A serious paradigm shift has surfaced throughout the world of medical imaging, being described as “Enterprise Imaging” (EI). What is EI? Why is it important? What are the benefits? How does one construct and effectively manage an EI strategy / program?
The foundations for building an effective EI program can be leveraged from traditional imaging and IT best-practice fundamentals. The following lays out the deliberate, innovative alignment between “imaging & imaging IT Fundamentals,” such as acquisition, management, distribution, archive, and governance, with evolving industry conditions impacting imaging and IT, such as the demand for centralization, standardization, interoperability, data integrity, and governance.
Evolution of Imaging Technology
For decades, medical imaging technologies and services have evolved in technology, service delivery models, and user expectations. The once siloed, analog, film, paper and manual process-based product, service and radiology-centric model has now evolved into an instantaneous, on-demand, interoperable, yubiquitous, and enterprise access-expectant demand for the most sophisticated of imaging datasets; anywhere, anytime, on any approved device, from any appropriate location and to/from any/all authorized users, internal and external to the organization.
At the same time, medical imaging has also expanded into dozens of disparate, decentralized clinical imaging services, loosely interconnected (or not) through a maze of integrations, shared management and governance models. These are often void of imaging-centric, workflow and best-practice models. Clinical acquisition, distribution, archive, asset, and workflow management exhibit disparate environments, often without seamless interoperability. The challenge is how to effectively secure an enterprise longitudinal patient image record, throughout an enterprise environment that unites these disparate environments.
Enterprise Imaging (EI) – Strategic Self-Assessment
Healthcare executives are entrusted to deliver the highest quality, performance-driven imaging services throughout the enterprise, while at the same time, combat diminishing reimbursement and ever-increasing costs in doing business. The growing demand to secure physician and patient-centric access to PHI (patient health information), of which imaging data constitutes a rather significant proportion, further illuminating consideration for the development of an enterprise imaging strategy / program. To achieve this we must first clarify current state and consider the following:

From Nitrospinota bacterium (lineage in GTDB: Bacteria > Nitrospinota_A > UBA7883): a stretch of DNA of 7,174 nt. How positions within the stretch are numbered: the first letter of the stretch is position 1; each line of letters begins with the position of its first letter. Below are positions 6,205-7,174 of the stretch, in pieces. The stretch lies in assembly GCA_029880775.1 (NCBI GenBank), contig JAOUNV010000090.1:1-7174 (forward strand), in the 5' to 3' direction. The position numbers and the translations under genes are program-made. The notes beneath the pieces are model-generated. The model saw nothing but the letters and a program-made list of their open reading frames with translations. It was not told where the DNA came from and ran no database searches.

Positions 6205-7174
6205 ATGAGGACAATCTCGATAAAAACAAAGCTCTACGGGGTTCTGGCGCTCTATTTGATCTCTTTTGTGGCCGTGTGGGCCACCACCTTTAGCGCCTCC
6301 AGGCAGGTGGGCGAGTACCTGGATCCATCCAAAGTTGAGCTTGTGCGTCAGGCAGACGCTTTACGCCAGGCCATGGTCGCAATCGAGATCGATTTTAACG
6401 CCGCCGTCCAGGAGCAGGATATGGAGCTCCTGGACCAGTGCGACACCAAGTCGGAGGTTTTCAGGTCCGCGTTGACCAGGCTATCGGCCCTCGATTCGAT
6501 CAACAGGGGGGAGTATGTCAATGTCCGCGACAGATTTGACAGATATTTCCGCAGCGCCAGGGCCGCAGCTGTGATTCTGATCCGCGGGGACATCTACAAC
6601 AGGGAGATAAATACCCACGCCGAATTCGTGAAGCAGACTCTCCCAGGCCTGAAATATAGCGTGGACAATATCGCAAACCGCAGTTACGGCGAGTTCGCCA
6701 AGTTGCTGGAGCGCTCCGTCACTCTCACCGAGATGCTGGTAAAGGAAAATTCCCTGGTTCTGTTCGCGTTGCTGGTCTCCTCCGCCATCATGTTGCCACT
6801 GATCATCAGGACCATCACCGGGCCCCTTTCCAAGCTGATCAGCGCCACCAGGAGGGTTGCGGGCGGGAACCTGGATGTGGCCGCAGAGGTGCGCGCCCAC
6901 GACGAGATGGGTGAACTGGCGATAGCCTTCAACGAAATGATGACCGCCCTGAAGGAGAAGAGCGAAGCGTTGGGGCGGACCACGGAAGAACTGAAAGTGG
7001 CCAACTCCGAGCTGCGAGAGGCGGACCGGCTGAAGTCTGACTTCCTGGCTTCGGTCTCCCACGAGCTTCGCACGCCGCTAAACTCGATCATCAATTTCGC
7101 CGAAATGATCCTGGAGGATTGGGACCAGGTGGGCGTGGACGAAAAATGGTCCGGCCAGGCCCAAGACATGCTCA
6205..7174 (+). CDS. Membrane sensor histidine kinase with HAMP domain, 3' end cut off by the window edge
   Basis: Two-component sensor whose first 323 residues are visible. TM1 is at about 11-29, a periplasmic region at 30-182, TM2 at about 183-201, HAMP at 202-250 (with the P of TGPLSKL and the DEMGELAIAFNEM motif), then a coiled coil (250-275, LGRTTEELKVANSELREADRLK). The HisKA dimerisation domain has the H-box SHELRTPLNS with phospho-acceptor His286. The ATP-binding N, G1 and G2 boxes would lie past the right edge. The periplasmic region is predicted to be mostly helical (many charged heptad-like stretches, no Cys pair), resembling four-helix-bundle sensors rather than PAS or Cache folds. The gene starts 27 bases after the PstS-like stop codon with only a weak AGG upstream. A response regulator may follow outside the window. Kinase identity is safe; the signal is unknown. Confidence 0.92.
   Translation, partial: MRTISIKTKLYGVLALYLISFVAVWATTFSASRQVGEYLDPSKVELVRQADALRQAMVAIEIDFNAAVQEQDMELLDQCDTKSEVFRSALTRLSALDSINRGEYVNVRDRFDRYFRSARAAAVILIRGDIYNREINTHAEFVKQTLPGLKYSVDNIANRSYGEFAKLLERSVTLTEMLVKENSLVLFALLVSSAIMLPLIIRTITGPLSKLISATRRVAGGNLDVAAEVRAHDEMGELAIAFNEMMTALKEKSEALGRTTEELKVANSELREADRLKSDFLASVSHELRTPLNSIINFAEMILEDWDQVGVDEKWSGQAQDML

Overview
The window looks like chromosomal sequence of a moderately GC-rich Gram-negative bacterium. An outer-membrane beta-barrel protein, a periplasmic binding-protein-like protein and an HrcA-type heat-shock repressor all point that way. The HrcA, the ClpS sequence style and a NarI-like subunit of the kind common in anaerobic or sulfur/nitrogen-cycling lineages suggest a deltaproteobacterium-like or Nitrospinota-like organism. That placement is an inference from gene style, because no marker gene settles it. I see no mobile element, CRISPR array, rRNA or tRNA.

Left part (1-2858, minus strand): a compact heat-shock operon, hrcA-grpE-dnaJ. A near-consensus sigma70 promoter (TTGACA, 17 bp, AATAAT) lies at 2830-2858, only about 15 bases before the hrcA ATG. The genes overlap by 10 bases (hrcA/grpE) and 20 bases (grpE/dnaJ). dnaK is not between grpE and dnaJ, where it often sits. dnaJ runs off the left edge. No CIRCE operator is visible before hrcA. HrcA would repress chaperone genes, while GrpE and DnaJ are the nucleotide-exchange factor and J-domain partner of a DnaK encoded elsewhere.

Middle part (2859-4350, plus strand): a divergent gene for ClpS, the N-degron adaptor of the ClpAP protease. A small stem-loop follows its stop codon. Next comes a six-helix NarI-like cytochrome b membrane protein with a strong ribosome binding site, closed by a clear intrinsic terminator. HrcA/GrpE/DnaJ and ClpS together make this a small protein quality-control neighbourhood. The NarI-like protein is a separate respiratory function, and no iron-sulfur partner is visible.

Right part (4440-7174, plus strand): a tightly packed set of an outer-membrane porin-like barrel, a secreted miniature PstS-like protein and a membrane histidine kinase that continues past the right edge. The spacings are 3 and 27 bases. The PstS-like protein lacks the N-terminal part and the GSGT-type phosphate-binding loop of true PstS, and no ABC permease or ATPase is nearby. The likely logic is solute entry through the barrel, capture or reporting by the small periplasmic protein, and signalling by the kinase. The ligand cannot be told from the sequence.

• Are you confident in your organization’s ability to manage, govern, sustain, and advance imaging technologies, systems, integrations, distributions, assets, data content, services and support that meet and/or exceed your physician and patient imaging demands across the enterprise for all clinical imaging disciplines?
• Is there a recognizable EI strategy that effectively mitigates pains resulting from redistribution of imaging workflow processes and data integrity governance from a local to an EI services environment, which limits your ability to secure a data-integrity rich enterprise longitudinal patient image data record?
• Are you equipped with talented and accomplished EI professionals, well positioned to lead and govern this “new world” of imaging, while collaboratively aligning with, IT and other allied healthcare professionals influencing, or influenced by, imaging programs?
• Does your imaging information management system(s) lifecycle, SLAs (service level agreements) and image data content integrity effectively serve your entire enterprise?
Traditional Imaging vs. Enterprise Imaging (EI)
Let’s compare traditional imaging (TI) with the emerging trends in EI leveraging current “imaging foundations,” which are deemed essential, regardless of clinical imaging discipline:
Acquisition - (Clinical Imaging Modalities & Technologies)
(TI) Medical imaging services have often been recognized as radiology disciplines, such as radiography (now CR or DR), CT, MRI, ultrasound, fluoroscopy, PET, Interventional, etc., or cardiology such as Echo, Cath, EP, etc. (EI) We have witnessed an explosion of clinical disciplines (gastroenterology, ophthalmology, oncology, pathology, dermatology, etc.), generating ology-specific image data; exhibiting workflow, dataflow, image data formats, archive, image management, distribution and integration models (or lack thereof), unique to each ology.
Management - (Workflow, Dataflow, QC, Systems Administration, Integrations, Normalization & Neutralization)
(TI) The TI model exhibits mature best-practice and standards-based processes and integrations; patient data entry, and integrity, image acquisition & QA/QC, imaging equipment and system vendor selection and management, report management, image data management, image archive and distribution. (EI) Non-traditional, disparate clinical imaging “Ologies” often reveal non-standardized, non-best practice clinical imaging workflow, dataflow, and image data management processes and practices; designed for each siloed ology workflow model.